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Festival Classica de Saint-Lambert. Église St. Lambert United Church. 01-VI-2013. Théodore Dubois (1837-1924) : Aben-Hamet, opéra en quatre actes, livret de Léonce Détroyat et A. De Lauzières. Version concertante. Orchestration : Vincent Boyer. Avec : Nicolas Rivenq, Aben-Hamet ; Marc Boucher, Le Duc de Santa-Fé ; Julie Fuchs, Bianca ; Pascale Beaudin, Alfaïma ; Nora Sourouzian, Zulema. L’Orchestre de chambre de la Montérégie. Chœur du Festival Classica. Chef de chœurs : Martin Dagenais. Direction : Jean-Claude Malgoire.
Théodore Dubois left only a small legacy to future generations of composers. His name has almost entirely disappeared from history and his work takes up very little space in encyclopedias and music textbooks.
The Festival Classica in Saint-Lambert can be proud of hosting the premiere of Aben-Hamet in its original French version. This opera was first mounted in 1884 in Italian at the Théâtre-Italien. It is a special opera, written for baritone Victor Maurel: thus, the leading role is not sung by a tenor. The opera does not eclipse the more famous Carmen, Manon, Faust, Werther, or Les Contes d’Hoffmann. Nonetheless, the work deserves to be played in public and have a life onstage. This is how it can properly be enjoyed.
The singers were very good. Mezzo-soprano Nora Sourouzian sang Zulema, Aben-Hamet’s mother. Zulema is the character who most accomplishes the dictates of fate: she is driven by her desire for revenge in act 1 (she wants to take back Granada) and by fear (of losing her son at war) in act 2. In act 3, she realizes that her dear son is going away from her because of his love for Bianca. And, in act 4, the audience sees through her the scene of a ravaged battlefield, and the pain of a tearful mother, weeping over her son’s death. Nora Sourouzian’s tone is warm, her voice powerful, with a secure foundation. At her arrival upon Granada in act 2, her duo with Alfaïma, an air of Orientalist hues decorated with arabesques, was especially beautiful. Soprano Pascale Beaudin as Alfaïma played her role as a young girl perfectly, adopted and brought up by Zulema. She is in love with Aben-Hamet, but the latter views her only as a beloved sister. Alfaïma’s arioso persuading Aben-Hamet to go to Granada deserves especially to be remembered. The role is in part reminiscent of Carmen’s Micaëla.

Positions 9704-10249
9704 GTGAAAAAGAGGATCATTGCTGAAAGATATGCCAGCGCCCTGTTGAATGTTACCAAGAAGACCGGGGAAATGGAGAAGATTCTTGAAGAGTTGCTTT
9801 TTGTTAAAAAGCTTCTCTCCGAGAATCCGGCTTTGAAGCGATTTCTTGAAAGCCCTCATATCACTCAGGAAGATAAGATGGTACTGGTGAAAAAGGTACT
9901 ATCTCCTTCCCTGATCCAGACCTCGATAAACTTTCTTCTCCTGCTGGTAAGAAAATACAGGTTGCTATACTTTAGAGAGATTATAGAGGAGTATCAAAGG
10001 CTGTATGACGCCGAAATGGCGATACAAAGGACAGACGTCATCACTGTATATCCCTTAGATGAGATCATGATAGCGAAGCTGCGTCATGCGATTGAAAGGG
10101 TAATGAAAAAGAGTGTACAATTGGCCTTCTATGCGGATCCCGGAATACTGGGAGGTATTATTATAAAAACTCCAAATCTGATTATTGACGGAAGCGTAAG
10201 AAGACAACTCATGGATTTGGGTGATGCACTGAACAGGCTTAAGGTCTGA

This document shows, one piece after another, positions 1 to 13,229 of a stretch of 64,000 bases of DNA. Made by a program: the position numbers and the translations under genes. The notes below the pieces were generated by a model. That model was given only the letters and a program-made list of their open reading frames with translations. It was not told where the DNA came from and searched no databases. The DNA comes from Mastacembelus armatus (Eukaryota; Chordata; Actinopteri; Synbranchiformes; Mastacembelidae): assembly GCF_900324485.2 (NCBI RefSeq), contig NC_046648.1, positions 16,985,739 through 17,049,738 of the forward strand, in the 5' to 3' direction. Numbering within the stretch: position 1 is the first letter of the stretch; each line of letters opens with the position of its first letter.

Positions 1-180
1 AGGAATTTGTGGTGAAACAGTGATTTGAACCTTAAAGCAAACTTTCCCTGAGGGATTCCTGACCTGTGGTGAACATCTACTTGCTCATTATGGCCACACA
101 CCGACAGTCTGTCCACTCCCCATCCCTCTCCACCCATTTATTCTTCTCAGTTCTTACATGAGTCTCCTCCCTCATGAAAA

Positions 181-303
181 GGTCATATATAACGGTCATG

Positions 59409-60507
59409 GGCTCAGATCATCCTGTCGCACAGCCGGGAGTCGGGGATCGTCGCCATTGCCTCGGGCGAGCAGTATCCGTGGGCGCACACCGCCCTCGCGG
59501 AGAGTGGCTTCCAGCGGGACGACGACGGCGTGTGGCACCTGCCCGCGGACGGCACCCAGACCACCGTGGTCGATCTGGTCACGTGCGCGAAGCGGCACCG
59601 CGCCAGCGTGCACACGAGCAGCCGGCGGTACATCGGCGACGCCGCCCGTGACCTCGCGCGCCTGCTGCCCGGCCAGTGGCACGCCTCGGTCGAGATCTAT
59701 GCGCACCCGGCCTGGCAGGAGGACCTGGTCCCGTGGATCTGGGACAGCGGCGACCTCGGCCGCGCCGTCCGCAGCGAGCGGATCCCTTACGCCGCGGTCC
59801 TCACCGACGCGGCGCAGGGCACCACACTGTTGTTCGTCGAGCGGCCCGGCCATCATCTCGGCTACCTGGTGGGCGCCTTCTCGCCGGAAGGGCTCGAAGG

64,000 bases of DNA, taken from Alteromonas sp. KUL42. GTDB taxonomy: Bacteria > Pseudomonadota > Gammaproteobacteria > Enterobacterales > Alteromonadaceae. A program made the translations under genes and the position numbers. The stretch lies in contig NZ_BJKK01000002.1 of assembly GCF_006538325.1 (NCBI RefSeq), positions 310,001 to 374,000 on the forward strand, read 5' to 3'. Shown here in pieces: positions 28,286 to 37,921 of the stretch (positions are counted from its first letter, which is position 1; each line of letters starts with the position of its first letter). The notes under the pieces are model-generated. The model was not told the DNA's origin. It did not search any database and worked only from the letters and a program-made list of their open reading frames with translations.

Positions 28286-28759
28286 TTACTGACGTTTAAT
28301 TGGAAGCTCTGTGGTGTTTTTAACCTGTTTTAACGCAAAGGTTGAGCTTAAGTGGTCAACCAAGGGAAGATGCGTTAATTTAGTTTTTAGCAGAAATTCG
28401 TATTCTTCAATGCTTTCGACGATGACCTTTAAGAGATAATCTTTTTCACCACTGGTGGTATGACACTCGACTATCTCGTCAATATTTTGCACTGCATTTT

Baritone Nicolas Rivenq flawlessly fills out the impressive part of Aben-Hamet, the drama’s hero. The character is at the same time epic and lyrical, and it is obvious why the part has originally been made for a great Verdian baritone. Nicolas Rivenq triumphs here, and the same can be said of baritone March Boucher, as the Duc de Santa-Fé.
The young soprano Julie Fuchs is impressive as Bianca. Her tone is rich and her voice bold. She surrenders fully to the fantastic but honestly felt love duo with Aben-Hamet. Her voice is flexible, and she excels at pianissimos. Her very presence onstage is outstanding.
It would have been easy to follow the sinuous path of fin-de-siecle Orientalism. Each act begins with a prelude that introduces the scene. The ballet in act 2 is a show in itself, the dancing perfectly fitted to the dramatic thrust of the work. Act 4 starts with l’Orage (the Storm), another vivid symphonic episode, which prefigures the coming catastrophe.
This revival is mostly due to the persistence of Jean-Claude Malgoire. It seems obvious that this work would still be buried deep in the Opera library if not for the mission of this passionate researcher and tireless musicologist to have all music-lovers acknowledge its quality. He was the very instigator of this revival. This opera needs only a big enough theater to soar. It is a work that should be discovered at all costs.